Going Green – Energy Efficient Windows With Great ROIApril 26, 2019 2:15 pm
Energy efficient windows are a great way to both reduce the carbon footprint of your home and boost your ROI. They allow your home to stay comfortable throughout the year, flooding the rooms with natural light, and even protect features in your home like your furniture from fading due to sunlight. All of these benefits make these features appealing to future buyers who might be willing to pay a little extra for them.
But before you enjoy the benefits of energy efficient windows, let’s talk about what to look for.
Energy Efficiency Ratings
The National Fenestration Rating Council (NFRC) was established to rate windows on key energy efficient criteria to determine how much benefit they offer your home. If you’ve seen an NFRC energy performance label on a new window, you may have noticed number percentages in four or five different boxes. These are the ratings you’re likely to see:
- U-Factor measures the amount of heat that escapes your home through your windows on a scale of .2 to 1.2. The lower the number, the tighter the seal.
- Solar Heat Gain Coefficient measures the amount of heat that is conducted through the window from outside on a scale of 0-1. The lower the number, the less heat gets through.
- Visible Transmittance tells you how much light the window lets in on a scale of 0-1. Here, you want higher numbers.
- Air Leakage rates the amount of air that seeps in through the glass into your home on a scale of .1 to .3. Again, lower numbers are ideal here.
You may also see Condensation Resistance, which measures the window’s ability to resist indoor window condensation, which can sometimes occur when cold air from outside meets the warm air outside. Though much of this can be determined in AL, CR measures this resistance on a scale of 1 to 100. The higher the number, the better the resistance.
But what does a window with those energy efficient features look like? What is it made of? Often it comes down to materials and construction. At EcoView, we ensure that our energy efficient windows are top quality and designed for energy efficiency. Here are some of the materials and features you’ll find:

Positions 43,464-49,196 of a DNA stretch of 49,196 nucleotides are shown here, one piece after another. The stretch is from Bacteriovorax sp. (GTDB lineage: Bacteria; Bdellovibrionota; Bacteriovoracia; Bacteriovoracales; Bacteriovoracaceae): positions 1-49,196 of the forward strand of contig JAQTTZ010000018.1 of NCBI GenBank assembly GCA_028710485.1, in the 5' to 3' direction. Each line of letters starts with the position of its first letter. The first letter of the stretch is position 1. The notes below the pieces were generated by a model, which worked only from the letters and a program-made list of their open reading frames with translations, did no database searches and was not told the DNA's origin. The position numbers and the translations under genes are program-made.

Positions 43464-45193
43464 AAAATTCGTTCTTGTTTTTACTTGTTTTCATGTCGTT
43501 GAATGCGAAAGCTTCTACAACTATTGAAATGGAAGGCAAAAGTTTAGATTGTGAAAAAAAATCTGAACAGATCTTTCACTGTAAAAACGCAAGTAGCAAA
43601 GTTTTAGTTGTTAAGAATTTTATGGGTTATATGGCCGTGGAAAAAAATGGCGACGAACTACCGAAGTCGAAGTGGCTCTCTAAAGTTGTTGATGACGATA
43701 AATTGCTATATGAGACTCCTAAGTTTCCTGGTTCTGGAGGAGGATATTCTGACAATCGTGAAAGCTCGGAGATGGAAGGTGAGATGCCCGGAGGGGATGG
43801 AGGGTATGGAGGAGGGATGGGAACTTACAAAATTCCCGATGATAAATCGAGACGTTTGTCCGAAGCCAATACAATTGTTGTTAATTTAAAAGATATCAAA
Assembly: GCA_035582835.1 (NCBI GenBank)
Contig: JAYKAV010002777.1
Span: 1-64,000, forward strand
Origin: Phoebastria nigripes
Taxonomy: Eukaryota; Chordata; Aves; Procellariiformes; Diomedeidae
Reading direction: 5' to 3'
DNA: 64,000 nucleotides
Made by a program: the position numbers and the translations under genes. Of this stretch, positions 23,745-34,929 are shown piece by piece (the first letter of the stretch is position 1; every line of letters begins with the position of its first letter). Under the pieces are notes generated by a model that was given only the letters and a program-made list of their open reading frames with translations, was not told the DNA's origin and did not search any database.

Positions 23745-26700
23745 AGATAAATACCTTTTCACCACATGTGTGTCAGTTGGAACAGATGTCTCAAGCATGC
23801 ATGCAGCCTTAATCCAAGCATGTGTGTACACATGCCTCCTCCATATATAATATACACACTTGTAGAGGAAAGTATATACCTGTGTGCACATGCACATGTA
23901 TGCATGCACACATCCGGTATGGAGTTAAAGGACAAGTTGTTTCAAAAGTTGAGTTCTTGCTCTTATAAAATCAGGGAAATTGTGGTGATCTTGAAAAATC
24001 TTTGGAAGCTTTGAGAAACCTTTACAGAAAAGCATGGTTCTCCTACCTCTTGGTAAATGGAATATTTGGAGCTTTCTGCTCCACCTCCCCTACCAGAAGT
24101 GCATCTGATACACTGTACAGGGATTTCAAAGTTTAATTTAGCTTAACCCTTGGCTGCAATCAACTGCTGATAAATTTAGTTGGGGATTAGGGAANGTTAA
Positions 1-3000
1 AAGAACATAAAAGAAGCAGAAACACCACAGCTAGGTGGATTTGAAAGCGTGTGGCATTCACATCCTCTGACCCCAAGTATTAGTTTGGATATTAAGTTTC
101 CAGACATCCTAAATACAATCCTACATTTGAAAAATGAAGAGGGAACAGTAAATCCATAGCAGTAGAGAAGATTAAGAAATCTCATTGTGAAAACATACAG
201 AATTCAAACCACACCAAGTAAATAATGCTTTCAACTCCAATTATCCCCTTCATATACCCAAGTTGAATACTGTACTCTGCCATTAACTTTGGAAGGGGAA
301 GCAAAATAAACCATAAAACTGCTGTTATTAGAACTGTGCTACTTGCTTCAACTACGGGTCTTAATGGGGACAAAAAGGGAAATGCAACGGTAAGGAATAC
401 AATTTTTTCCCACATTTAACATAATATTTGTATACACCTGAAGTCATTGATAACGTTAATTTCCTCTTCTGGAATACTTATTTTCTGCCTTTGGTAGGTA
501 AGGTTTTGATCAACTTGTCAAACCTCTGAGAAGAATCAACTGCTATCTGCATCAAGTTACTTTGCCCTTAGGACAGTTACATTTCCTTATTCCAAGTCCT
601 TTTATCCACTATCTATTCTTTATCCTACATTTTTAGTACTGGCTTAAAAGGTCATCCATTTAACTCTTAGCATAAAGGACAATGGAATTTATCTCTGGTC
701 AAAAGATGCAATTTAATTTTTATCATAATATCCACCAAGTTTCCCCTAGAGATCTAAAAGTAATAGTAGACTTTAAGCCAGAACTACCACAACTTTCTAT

- Vinyl frames. Vinyl has excellent natural thermal performance and it’s durable enough to resist rotting and warping, no matter what the weather throws at it. It’s one of the more affordable materials available, though homeowners should always be careful to choose high quality vinyl, as cheap vinyl can sometimes have cheap quality.
- Multiple panes.The use of multiple glass panes are used to strengthen the insulation of your windows and lessen heat loss and air leakage. Non-toxic argon gas is placed in between panes to slow the flow of air from one side to the other.
- Insulating glass. Our windows offer insulating glass from SolarFlect™ to help protect your home from harmful UV rays that can fade your furniture or hardwood floors.
Energy efficient windows come in all shapes and sizes, but there are a few window styles that are known to be more energy efficient than others.
- Double hung windows have multiple sashes, offering easy operation and ventilation, as well as a tighter seal when closed.
- Casement windows open from the side through use of a hand crank, and fresh air filters in on a nice day much like the sail of a ship. When casement windows are closed, every part of the window is tightly sealed within the frame. Awning windows have a similar construction, but they open outward from the bottom.
- Picture windows aren’t designed to open at all, but instead are fixed, offering only natural lighting and outdoor views. When it comes to a tight seal, these can’t be beat.
- Slider windows function like single or double hung windows, with two sashes, but they’re shaped horizontally, thus allowing the sashes to slide from one side to the other. These are popular windows for kitchens, bathrooms, or really anywhere in your home and let in plenty of light.
This spring is the perfect time to make energy efficient upgrades to your home, starting with your windows. Contact EcoView today for more information or a free quote.
Tags: energy efficiency, energy efficient windows, replacement windows, window replacement